Kia Groom wrote of the show’s first season that while “it masquerades as a show about heroes and villains, ultimately Jessica Jones is not a fantasy. It’s the reality of existing in a patriarchal society that does everything it can to silence, dismiss, and ignore women”.  This season once again utilizes this masquerade, and Jessica’s decision is about the severe difficulty in navigating a toxic relationship with her mother: do you act in your best interest and cut them off, or do you maintain the relationship knowing it is damaging?
As Jessica develops a relationship with Alisa, her relationship with her sister, Trish (Rachael Taylor) begins to deteriorate. Within this relationship, the noir roles are actually different than that of Jessica and her mother. Jessica becomes the femme fatale to Trish’s hard-boiled detective. Throughout much of the first season, Trish acts as a foil to Jessica—not only is she opposite in appearance (blonde hair to Jessica’s black, designer clothes versus ripped jeans), but she has a family, a successful career in the public eye, and has overcome serious addiction issues. When Jessica chooses her mother despite what her conscious tells her, Trish picks up the investigation of IGH and those involved. Her sobriety lapses, her once clear moral code begins to waver, and she shuts herself off emotionally from those around her—checking off all of the qualifications for the noir detective role. Jessica’s allure to Trish is the same as her threat: her powers. Jessica tells Trish to stay out of the investigation, worried for her safety. Consistently, this drives Trish’s desire to keep pace with Jessica even more. Like Alisa, Jessica becomes unintentionally alluring and treacherous to Trish, further changing the concept of the femme fatale. Ultimately it is Trish who saves Jessica from her mother, removing the threat of the femme fatale in order to allow Jessica to return to society. However, as in traditional noir narratives, no one remains unscathed. Jessica’s punishment is the loss of her mother, while Trish lands herself in the hospital after voluntarily subjecting herself to the experimental genetic editing. As this is how the season ends, it will be interesting to see who encompasses what role as the show continues.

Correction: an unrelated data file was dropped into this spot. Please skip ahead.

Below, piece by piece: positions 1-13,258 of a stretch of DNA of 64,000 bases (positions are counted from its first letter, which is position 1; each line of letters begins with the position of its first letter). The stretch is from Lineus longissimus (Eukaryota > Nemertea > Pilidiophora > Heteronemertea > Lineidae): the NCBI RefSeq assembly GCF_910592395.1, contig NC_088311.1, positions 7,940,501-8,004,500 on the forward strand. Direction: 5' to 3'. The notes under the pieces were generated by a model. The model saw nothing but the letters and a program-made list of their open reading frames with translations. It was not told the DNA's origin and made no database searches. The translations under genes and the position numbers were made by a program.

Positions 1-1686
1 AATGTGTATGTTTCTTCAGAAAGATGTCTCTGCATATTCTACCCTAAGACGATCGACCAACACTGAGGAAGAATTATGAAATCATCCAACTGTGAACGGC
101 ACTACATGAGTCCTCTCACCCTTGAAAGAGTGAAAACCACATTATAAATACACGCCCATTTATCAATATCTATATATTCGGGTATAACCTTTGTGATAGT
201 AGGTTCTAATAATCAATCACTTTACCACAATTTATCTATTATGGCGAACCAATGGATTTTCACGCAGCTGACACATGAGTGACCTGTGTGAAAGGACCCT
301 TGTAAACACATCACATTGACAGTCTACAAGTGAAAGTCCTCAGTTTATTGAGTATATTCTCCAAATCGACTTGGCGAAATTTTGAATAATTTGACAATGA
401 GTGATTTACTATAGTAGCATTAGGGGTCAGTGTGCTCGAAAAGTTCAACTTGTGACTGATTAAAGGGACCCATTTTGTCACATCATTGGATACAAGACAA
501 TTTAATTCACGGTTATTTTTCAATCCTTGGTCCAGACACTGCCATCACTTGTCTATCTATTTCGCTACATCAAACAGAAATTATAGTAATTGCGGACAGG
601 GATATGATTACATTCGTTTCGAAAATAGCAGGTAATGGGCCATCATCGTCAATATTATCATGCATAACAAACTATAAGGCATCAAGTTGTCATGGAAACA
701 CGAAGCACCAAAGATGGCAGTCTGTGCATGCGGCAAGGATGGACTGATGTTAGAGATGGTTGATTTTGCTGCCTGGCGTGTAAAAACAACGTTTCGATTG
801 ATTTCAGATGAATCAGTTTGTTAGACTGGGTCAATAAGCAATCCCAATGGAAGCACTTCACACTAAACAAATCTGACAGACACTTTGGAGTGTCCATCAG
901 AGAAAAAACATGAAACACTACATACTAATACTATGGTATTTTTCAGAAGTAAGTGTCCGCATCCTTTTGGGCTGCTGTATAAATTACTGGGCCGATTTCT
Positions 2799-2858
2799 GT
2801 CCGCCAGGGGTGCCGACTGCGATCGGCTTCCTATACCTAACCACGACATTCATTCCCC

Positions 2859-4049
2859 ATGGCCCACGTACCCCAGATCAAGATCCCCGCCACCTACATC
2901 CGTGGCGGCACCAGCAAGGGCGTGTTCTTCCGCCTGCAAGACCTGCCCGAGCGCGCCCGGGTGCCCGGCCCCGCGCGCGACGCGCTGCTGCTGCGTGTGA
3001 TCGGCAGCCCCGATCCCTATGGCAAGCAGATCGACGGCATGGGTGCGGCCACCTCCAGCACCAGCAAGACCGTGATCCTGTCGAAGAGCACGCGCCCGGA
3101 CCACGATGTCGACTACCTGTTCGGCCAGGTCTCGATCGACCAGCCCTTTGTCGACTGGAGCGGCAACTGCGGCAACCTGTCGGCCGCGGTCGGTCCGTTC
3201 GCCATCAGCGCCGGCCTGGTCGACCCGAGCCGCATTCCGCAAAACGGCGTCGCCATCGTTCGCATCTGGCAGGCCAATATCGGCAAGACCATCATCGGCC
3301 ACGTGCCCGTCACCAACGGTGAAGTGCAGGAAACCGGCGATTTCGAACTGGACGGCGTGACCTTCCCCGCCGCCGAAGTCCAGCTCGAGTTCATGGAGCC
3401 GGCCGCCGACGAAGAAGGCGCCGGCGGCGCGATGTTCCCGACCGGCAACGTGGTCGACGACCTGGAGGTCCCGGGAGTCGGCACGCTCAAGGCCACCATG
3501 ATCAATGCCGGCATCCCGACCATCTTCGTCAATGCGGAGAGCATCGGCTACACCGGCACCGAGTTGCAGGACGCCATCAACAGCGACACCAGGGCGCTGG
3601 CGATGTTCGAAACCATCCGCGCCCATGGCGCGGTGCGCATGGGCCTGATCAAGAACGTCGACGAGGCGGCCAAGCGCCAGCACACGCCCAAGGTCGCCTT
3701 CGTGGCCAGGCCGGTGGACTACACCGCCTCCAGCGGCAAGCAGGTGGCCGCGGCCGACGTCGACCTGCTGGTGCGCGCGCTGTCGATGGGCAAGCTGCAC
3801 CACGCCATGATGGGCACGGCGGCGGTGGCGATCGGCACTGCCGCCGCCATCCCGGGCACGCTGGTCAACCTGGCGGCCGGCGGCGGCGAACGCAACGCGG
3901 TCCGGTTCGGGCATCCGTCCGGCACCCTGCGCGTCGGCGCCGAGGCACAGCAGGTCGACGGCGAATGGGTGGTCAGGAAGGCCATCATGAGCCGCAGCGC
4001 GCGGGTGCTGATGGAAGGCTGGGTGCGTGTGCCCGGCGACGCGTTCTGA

Historically, superhero narratives have focused primarily on more dichotomous issues of good versus evil. As the genre has grown, this has changed and superhero narratives deal with the complexities of topics such as racism, colonialism, and mental illness. Jessica Jones is not unique or alone in tackling these more serious issues. The show does, however, engage in genre-blending in a more ambitious way than Marvel has ever attempted before. Not only does this change the preconceived notion of a superhero narrative, but it also updates noir in an incredibly unique way. Returning to Groom’s quote, the show successfully utilizes the masquerade of superheroes and the conventions of noir to bring into conversation topics that are marginalized or difficult to discuss such as violence towards women, toxic relationships, and sexual trauma.
1. Jessica Jones, Season 2, Episode 1 (Author’s screen grab)
2. Jessica and her presumed dead mother, Alisa.
3. Jessica is afraid for her sister’s safety, due to her lack of powers.
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- James Naremore, More Than Night: Film Noir in Its Contexts (Berkeley: University of California Press, 1998), 9. [↩]
- Naremore, More Than Night, 10. [↩]
- Brian Kenna, “Marvel’s Jessica Jones (review),” Science Fiction Film and Television 10, no. 2 (2017): 289-293. [↩]
- Jack Boozer, “The Lethal Femme Fatale in the Noir Tradition,” Journal of Film and Video 51, no. 3 (Fall/Winter 1999/2000): 20, http://www.jstor.org/stable/20688218. [↩]
- Boozer, “The Lethal Femme Fatale,” 22. [↩]
- Naremore, More Than Night, 21. [↩]
- Daniel Binns, “‘Even You Can Break’: Jessica Jones as Femme Fatale,” in Jessica Jones, Scarred Superhero: Essays on Gender, Trauma and Addiction in the Netflix Series, ed. Tim Rayborn, Abigail Keyes (North Carolina: McFarland & Company, Inc., Publishers, 2018), 14. [↩]